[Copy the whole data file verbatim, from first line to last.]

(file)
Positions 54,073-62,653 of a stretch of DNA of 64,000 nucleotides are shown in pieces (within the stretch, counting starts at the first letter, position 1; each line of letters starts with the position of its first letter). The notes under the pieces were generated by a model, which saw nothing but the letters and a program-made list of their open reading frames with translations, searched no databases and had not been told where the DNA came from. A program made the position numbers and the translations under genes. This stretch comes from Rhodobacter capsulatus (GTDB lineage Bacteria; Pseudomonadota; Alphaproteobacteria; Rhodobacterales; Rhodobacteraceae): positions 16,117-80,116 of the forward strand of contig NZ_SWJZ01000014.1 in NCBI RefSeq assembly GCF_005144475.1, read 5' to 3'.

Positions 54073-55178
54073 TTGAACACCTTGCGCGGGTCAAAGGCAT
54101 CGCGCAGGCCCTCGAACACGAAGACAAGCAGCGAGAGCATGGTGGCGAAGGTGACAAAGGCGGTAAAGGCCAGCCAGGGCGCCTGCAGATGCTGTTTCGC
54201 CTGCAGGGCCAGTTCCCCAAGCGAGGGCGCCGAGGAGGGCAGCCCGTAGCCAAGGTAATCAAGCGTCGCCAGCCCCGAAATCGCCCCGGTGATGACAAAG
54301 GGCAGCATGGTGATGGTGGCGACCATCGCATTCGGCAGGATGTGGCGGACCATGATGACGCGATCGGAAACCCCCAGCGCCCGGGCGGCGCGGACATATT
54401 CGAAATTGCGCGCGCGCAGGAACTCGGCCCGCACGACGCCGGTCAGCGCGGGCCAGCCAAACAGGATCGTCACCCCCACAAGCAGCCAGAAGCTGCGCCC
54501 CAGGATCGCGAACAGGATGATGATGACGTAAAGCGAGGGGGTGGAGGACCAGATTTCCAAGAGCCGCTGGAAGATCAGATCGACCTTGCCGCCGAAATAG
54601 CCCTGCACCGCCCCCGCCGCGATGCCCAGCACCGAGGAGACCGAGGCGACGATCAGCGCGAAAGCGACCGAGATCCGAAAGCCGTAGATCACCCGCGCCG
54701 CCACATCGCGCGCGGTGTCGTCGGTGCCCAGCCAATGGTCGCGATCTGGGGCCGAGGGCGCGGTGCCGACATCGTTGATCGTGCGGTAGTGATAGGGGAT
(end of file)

Positions 54,073-62,653 of a stretch of DNA of 64,000 nucleotides are shown in pieces (within the stretch, counting starts at the first letter, position 1; each line of letters starts with the position of its first letter). The notes under the pieces were generated by a model, which saw nothing but the letters and a program-made list of their open reading frames with translations, searched no databases and had not been told where the DNA came from. A program made the position numbers and the translations under genes. This stretch comes from Rhodobacter capsulatus (GTDB lineage Bacteria; Pseudomonadota; Alphaproteobacteria; Rhodobacterales; Rhodobacteraceae): positions 16,117-80,116 of the forward strand of contig NZ_SWJZ01000014.1 in NCBI RefSeq assembly GCF_005144475.1, read 5' to 3'.

Positions 54073-55178
54073 TTGAACACCTTGCGCGGGTCAAAGGCAT
54101 CGCGCAGGCCCTCGAACACGAAGACAAGCAGCGAGAGCATGGTGGCGAAGGTGACAAAGGCGGTAAAGGCCAGCCAGGGCGCCTGCAGATGCTGTTTCGC
54201 CTGCAGGGCCAGTTCCCCAAGCGAGGGCGCCGAGGAGGGCAGCCCGTAGCCAAGGTAATCAAGCGTCGCCAGCCCCGAAATCGCCCCGGTGATGACAAAG
54301 GGCAGCATGGTGATGGTGGCGACCATCGCATTCGGCAGGATGTGGCGGACCATGATGACGCGATCGGAAACCCCCAGCGCCCGGGCGGCGCGGACATATT
54401 CGAAATTGCGCGCGCGCAGGAACTCGGCCCGCACGACGCCGGTCAGCGCGGGCCAGCCAAACAGGATCGTCACCCCCACAAGCAGCCAGAAGCTGCGCCC
54501 CAGGATCGCGAACAGGATGATGATGACGTAAAGCGAGGGGGTGGAGGACCAGATTTCCAAGAGCCGCTGGAAGATCAGATCGACCTTGCCGCCGAAATAG
54601 CCCTGCACCGCCCCCGCCGCGATGCCCAGCACCGAGGAGACCGAGGCGACGATCAGCGCGAAAGCGACCGAGATCCGAAAGCCGTAGATCACCCGCGCCG
54701 CCACATCGCGCGCGGTGTCGTCGGTGCCCAGCCAATGGTCGCGATCTGGGGCCGAGGGCGCGGTGCCGACATCGTTGATCGTGCGGTAGTGATAGGGGAT